Since its launch in 2018, North Ladder has been recognized as one of the “Top 5 innovative start-ups in the MENA region” by PayPal backed accelerator, Village Capital and awarded as an Innovator by Entrepreneur Middle East.

 

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Press Release

Legacy Premier Foundation Congratulates New World Trade Organisation (WTO) Head Dr Ngozi Okonjo-Iweala

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Ngozi Okonjo-Iweala © AFP via Getty Images

The entire team at Legacy Premier Foundation hereby congratulates Dr Ngozi Okonjo Iweala as the new chief of the World Trade Organization (WTO).

With a proud heart and jubilation, we salute our quintessential woman of many feats on this global call to service.

This is a perfect example of a narrative that says “when opportunity meets preparedness success is inevitable”. Madam Director, you are an epitome of this simple quote. Over the years, you’ve carefully built a track record of competence with your records very visible in the public domain.

We are very pleased to send our warmest congratulations on your appointment as the seventh (7th) Director General of the foremost World Trade Organization, also making history as the first African and female to hold this prestigious position.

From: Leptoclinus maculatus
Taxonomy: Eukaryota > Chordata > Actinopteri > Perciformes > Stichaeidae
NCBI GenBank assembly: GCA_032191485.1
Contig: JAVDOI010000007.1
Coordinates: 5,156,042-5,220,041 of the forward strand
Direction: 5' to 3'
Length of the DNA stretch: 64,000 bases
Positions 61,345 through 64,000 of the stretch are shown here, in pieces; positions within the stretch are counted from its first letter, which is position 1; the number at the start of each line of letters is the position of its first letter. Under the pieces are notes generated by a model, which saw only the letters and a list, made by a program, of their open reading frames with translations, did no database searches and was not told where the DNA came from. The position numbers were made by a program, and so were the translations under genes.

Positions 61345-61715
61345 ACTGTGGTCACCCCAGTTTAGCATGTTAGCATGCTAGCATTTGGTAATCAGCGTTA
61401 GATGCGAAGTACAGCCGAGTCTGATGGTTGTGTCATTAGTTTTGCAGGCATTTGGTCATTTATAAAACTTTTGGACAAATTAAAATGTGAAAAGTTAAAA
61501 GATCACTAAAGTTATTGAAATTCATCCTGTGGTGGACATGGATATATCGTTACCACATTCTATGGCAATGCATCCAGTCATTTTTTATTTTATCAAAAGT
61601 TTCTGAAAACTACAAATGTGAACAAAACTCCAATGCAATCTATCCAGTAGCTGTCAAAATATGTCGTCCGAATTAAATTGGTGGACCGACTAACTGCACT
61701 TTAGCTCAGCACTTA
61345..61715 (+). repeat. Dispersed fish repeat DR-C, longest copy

At this time where the world is battling with the Covid-19 pandemic, with a gradual return to normalcy, there are still some undulating terrains in the global trade landscape. We believe with you at the helm of affairs coupled with 25 years of diplomatic dealings and demonstrated leadership as a World Bank executive, you will saddle the affairs of the WTO and the entire global trade economy through these sensitive times.

We wish you much success in your new post and we look forward to the pleasure of working with you, in the place of making our African continent prominent in the scheme of world trades, and much more rejuvenation of hope that an African has all it takes to get to the zenith of his or her career without any equivocation.

We wish you a resounding success with legendary actions for global impact.

Signed: Dr Remi Duyile, Former VP, Bank of America and Founder, Legacy Premier Foundation

Visit: Legacy Premier Foundation